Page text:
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For the second time in a row, in the Pakistan-England ODI series, it turned out to be a run-fest and yet again it was the home side who came out on top as they overhauled the Asian nation's sizeable total of 358 in just 44.5 overs in Bristol to take a 2-0 lead.


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In pursuit of a 300 plus target, the duo of Jonny Bairstow (126) and Jason Roy (76) smashed Pakistan’s attack to shreds to provide the platform for the middle order. Initially, Roy was the more aggressive of the two. The way he waltzed down the track and thwacked Shaheen Afridi into the downtown territories was a warning signal to Pakistan’s camp.

Bairstow soon joined in the act with a pick-up shot over deep square leg fence. The dashing batsman continued to use his strong bottom hand to explore every nook and corner of the ground.

By the end of the 10th over, England were already 74 for 1. To make matters worse for Pakistan, the duo went up another gear to leave them gasping. In the next five overs, the pair collected as many as 63 runs.

Just when both batsmen looked set to reach the three-figure mark, Roy was removed by Faheem Ashraf. Despite losing his opening partner, Bairstow continued to deal in boundaries and soon completed his century with a single off Haris Sohail.

At that stage, the old ball had started to reverse appreciably, but Bairstow clubbed Haris for a six and the ball was lost. The umpires were forced to change the ball. However, Pakistan were still able to generate some old ball swing with the replacement ball.

Eventually, in the 29th over, Bairstow chopped one onto the stumps to give Junaid Khan the wicket. Joe Root, who had played the supporting role to his teammate from Yorkshire, took over with a six off Wasim. He also showed unhurried swagger by flat-batting Faheem for a boundary. Ben Stokes, who was sent up the order to find some form, also played with freedom by punching Faheem into the stands.

The battered and bruised Pakistan side had a sigh of relief as Root was dismissed in the 35th over. Stokes, meanwhile, was run out the back of Moeen Ali’s forceful drive deflecting via Afridi’s boot and onto the stumps, with the all rounder finding himself short.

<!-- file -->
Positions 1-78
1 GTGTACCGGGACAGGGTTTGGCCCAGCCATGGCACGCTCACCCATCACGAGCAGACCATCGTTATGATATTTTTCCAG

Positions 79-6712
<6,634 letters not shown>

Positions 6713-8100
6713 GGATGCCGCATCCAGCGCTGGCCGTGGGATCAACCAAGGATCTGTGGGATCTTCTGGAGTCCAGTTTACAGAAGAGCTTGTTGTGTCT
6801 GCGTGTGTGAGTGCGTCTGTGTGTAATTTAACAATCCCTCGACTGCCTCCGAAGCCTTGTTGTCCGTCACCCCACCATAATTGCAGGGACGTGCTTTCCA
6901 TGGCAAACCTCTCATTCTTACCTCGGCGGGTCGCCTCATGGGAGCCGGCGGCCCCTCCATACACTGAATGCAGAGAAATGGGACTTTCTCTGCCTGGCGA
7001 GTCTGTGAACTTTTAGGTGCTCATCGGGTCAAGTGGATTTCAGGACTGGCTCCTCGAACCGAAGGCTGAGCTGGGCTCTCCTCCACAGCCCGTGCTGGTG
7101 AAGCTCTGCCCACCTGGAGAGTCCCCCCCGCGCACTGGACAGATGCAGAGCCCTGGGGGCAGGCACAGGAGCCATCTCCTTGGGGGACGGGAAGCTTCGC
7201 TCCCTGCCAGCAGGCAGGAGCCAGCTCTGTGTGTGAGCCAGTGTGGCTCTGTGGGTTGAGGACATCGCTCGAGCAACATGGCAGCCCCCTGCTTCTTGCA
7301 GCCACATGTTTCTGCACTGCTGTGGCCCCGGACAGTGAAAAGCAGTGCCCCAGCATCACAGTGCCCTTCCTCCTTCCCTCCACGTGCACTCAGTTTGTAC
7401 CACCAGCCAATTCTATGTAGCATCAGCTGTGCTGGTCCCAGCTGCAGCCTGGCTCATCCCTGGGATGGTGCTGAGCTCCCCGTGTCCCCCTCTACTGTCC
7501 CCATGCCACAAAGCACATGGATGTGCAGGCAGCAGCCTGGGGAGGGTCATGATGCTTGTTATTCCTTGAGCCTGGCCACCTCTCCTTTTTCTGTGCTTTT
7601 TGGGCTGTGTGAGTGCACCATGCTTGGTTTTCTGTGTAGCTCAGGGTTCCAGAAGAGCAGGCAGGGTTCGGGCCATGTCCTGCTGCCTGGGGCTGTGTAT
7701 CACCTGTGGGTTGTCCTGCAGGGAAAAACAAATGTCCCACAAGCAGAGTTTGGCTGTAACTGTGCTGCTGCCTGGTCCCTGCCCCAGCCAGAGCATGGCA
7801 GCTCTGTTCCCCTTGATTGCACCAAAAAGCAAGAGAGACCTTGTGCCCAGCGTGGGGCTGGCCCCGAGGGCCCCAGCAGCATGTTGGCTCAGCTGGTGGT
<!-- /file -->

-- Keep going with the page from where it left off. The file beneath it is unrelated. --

However, by then, the result of the game was more or less a foregone conclusion. Moeen and Eoin Morgan duly completed the formalities. On a tough day, the Pakistan camp would rue the fact that they dropped a couple of sitters.

On a slightly positive note for the Asian nation, the think-tank can take heart from Imam-ul-Haq’s sparkling 131-ball 151.

The significance of Imam’s innings can be illustrated by how Pakistan recovered after finding themselves in a spot of bother at 27 for 2. The southpaw blended crunching drives, flicks and pulls with clever rotation of strike to not just prop up Pakistan but also power them to a score well in excess of 300.

Asif Ali also played his part with a quickfire 43-ball 52. Eventually, Woakes bent his back to dismiss Asif with a short ball. Tom Curran followed it up by generating reverse swing to bring to an end Imam’s impressive effort. After Imam’s dismissal, Pakistan lost their way a touch but at the halfway mark, the Asian nation still had runs on the board. Just that it wasn’t enough to overcome the irresistible England side.

Brief scores: Pakistan 358/9 in 50 overs (Imam-ul-Haq 151, Asif Ali 52; Chris Woakes 4-67) lost to England 359/4 in 44.5 overs (Jonny Bairstow 128, Jason Roy 76) by five wickets.

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